Court of Appeals of Texas, Fourth District, San Antonio
the 166th Judicial District Court, Bexar County, Texas Trial
Court No. 2015PA02475 Honorable Charles E. Montemayor, Judge
Sitting: Sandee Bryan Marion, Chief Justice Rebeca C.
Martinez, Justice Patricia O. Alvarez, Justice
C. Martinez, Justice
appeals the trial court's order terminating his parental
rights to his son, R.R.A. On appeal, M.A. argues that the
evidence was legally and factually insufficient to support
the trial court's findings that he committed a predicate
act required for termination and that termination was in his
son's best interest. We affirm the trial court's
November 25, 2015, the Texas Department of Family and
Protective Services filed a petition for protection of a
child, for conservatorship, and for termination in a suit
affecting the parent-child relationship. The suit requested
termination of M.A.'s and J.W.'s parental rights to
their son, R.R.A. The case proceeded to a bench trial on
October 20, 2016.
Jolliffe, the removing caseworker, testified that at the time
of his removal from his parents' care, R.R.A. was four
years old. According to Jolliffe, the Department began
investigating the family due to reports of R.R.A.'s
mother, J.W., being homeless, appearing to be under the
influence of drugs, and having psychiatric issues. J.W.
admitted to drug use and told the caseworker that she and
M.A. "were engaging in Ice together." J.W. denied
being a victim of domestic violence but after she was
admitted to the hospital with a swollen jaw and black eye,
she did admit that there was a domestic violence problem. At
the time the Department sought removal of R.R.A., J.W. was
residing at the Battered Women's Shelter. She refused to
cooperate with the Department, and shortly thereafter
absconded to California with R.R.A. and M.A.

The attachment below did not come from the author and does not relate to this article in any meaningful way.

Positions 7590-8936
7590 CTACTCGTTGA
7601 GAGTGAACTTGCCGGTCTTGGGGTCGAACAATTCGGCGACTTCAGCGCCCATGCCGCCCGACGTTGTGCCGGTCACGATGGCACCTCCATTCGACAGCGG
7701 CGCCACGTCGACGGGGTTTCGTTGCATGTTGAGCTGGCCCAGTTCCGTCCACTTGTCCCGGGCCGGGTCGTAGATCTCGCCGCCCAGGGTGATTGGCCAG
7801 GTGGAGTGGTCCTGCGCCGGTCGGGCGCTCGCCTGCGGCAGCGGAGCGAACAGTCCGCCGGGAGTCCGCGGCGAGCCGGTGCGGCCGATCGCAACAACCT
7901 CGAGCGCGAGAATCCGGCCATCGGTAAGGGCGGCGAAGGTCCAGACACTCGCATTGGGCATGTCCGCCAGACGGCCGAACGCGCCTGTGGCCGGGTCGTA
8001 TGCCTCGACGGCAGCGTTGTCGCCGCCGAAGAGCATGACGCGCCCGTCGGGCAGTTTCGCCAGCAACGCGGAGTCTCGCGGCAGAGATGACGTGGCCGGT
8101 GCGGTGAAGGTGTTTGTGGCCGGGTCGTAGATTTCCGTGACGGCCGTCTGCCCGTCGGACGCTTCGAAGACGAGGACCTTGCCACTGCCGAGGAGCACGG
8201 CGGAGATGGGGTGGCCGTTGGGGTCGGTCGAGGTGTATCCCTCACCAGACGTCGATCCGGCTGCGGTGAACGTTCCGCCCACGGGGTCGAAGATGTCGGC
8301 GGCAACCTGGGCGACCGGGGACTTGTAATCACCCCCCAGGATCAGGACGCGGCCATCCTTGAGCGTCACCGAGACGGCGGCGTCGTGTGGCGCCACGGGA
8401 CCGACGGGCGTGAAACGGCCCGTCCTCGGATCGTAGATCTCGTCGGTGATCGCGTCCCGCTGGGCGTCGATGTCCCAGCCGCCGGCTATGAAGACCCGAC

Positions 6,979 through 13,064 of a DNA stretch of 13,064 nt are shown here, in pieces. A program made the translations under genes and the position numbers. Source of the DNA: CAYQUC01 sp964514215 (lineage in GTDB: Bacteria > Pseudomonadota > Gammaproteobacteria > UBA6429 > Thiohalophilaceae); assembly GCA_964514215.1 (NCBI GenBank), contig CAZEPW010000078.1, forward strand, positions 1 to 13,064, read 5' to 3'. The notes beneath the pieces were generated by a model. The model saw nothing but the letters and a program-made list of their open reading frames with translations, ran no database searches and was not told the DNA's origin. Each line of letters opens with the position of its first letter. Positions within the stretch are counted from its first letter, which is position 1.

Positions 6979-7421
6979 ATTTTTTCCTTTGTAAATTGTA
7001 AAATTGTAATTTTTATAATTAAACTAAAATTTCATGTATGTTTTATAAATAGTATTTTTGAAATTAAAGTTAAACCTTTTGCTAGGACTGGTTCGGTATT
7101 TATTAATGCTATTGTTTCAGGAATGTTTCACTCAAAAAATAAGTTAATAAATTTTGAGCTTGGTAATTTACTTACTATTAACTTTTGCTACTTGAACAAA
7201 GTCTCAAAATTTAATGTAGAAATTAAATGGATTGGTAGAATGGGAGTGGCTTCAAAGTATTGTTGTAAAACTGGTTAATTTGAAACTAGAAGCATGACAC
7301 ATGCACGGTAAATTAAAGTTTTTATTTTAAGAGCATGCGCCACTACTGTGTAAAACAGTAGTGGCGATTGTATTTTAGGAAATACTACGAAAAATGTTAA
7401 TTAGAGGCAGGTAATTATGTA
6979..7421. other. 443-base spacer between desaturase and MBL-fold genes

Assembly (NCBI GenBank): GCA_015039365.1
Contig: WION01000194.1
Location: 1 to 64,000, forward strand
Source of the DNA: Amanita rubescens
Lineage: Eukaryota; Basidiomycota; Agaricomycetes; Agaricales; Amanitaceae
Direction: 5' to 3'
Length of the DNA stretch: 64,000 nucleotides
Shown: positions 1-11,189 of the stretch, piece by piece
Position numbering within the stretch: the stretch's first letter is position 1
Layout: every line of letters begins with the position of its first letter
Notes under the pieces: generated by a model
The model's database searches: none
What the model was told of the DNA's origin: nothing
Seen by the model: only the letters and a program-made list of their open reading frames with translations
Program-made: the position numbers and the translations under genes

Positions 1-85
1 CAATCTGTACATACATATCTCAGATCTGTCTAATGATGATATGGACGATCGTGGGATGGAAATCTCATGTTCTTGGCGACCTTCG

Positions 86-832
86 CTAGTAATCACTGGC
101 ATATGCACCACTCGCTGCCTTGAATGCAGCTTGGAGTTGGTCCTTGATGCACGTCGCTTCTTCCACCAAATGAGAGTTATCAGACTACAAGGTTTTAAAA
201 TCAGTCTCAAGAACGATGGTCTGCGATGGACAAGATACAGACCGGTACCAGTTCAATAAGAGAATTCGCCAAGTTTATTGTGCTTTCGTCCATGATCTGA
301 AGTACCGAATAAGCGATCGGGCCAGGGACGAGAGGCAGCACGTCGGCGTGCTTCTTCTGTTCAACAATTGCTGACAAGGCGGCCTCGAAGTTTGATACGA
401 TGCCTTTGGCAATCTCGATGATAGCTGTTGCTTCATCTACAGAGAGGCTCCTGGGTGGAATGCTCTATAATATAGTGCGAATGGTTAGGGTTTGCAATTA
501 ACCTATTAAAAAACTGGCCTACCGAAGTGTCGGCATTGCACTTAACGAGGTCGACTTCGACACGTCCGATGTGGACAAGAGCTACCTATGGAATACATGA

Bishop, the current legal caseworker, testified that M.A. was
absent for most of the case and refused to do any of the
services on his court-ordered service plan. M.A. did not
visit with the child. M.A. had recently-approximately one
month prior to trial-asked for services to be set up in
Odessa where he was residing. Bishop stated that she
attempted to email a letter outlining the services, but the
email address M.A. had provided was incorrect. Bishop then
mailed the letter to M.A. via certified mail and also texted
and called M.A., but at the time of trial, had not heard back
from him. She did, however, receive confirmation that M.A.
had received the letter. Bishop was not able to substantiate
whether M.A. used drugs or whether he inflicted domestic
violence on J.W.
testified that upon R.R.A.'s return to San Antonio, he
was placed with his maternal grandmother, who had also
adopted his older brother. She stated that R.R.A. was doing
well there-doing good in school and interacting well with
this older brother and cousins who also reside in the home.
On cross-examination, Bishop stated that before the
Department filed its petition for termination, R.R.A. was
behind on his vaccinations and suffered from a crossed eye.
Under the care of his grandmother, R.R.A.'s vaccinations
were up to date and he was being treated by an optometrist
for his eye.
testified that he currently resides in Odessa but was living
in San Antonio in the fall of 2015. He stated that he had not
used illegal drugs in the past year and denied engaging in
domestic violence with J.W. He stated that he moved to
California to give J.W. a fresh start. M.A. claimed that he